• Abstract: Combination antiretroviral therapy (cART) effectively suppresses the replication of human immunodeficiency virus type 1 (HIV-1), improves immune function, and decreases the morbidity of acquired immune deficiency syndrome (AIDS). However, it is unable to eradicate the virus because it does not eliminate latently infected cells. The latent reservoir poses the major barrier to an HIV-1 cure. The “shock and kill” strategy aims to reactivate the virus and destroy latently infected cells. Many latency reversing agents (LRAs) reactivate HIV in vitro, but the absence of damaging side-effects and efficacy in vivo make disulfiram particularly promising. However, in clinical trials to date, disulfiram treatment has not resulted in a reduction in the size of the latent reservoir. In this article I will therefore discuss the evidence for the latency reversing effect of disulfiram, the possible explanations for its inability to reduce the size of the latent reservoir in vivo, and the caveats associated with its use in practice. These considerations will help to inform judgements about the prospect of an HIV cure from disulfiram based treatments.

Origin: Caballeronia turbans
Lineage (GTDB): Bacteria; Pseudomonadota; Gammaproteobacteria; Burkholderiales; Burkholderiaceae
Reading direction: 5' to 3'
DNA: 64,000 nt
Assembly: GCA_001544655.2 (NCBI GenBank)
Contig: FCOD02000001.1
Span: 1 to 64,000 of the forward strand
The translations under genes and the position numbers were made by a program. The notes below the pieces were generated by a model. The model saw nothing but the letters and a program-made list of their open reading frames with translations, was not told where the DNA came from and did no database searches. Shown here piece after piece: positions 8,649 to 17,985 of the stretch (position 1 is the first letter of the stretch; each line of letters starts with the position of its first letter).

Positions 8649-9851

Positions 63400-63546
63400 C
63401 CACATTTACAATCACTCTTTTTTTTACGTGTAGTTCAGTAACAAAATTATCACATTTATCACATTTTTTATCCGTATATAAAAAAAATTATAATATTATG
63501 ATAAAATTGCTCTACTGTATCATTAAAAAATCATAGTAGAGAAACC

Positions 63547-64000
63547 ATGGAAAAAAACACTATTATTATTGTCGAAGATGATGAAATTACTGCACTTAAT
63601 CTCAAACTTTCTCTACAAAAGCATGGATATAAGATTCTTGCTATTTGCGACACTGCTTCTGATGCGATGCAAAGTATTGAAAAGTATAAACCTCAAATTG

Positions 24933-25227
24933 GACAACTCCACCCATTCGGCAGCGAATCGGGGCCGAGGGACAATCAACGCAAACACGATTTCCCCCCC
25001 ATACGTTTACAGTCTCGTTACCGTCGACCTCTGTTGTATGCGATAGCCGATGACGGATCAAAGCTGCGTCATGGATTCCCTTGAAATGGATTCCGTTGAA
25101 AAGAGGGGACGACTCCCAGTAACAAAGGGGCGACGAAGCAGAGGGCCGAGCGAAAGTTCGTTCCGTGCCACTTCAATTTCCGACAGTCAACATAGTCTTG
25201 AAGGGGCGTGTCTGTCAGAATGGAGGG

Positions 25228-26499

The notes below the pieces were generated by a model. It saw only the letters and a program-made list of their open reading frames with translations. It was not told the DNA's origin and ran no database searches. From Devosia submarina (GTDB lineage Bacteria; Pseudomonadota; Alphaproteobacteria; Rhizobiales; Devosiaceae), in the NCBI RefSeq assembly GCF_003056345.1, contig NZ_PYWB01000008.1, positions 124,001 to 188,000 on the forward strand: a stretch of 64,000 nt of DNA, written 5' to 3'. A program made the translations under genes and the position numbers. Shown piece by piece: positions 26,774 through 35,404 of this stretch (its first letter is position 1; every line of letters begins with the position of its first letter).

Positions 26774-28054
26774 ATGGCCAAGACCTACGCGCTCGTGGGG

PubDate: Thu, 30 Mar 2017 12:59:40 +000
  • Antiretroviral Treatment Adherence: Knowledge and Experiences among
           Adolescents and Young Adults in Soweto, South Africa

    • Abstract: Human immunodeficiency virus (HIV) management of adolescents and young adults (AYAs) is particularly pertinent to sub-Saharan Africa, where the pediatric HIV burden is marked. Antiretroviral treatment (ART) adherence is a major challenge for AYAs. This qualitative study explored knowledge and experiences of adherence amongst AYAs attending treatment at the Perinatal HIV Research Unit (PHRU), Soweto, South Africa. Four focus group discussions (FGDs) and eight in-depth interviews (IDIs) were conducted with HIV-infected 15–25-year-old ART recipients. Transcripts were coded thematically. Participants () were aged median 18.5 years, 59.1% female and 69.2% virally suppressed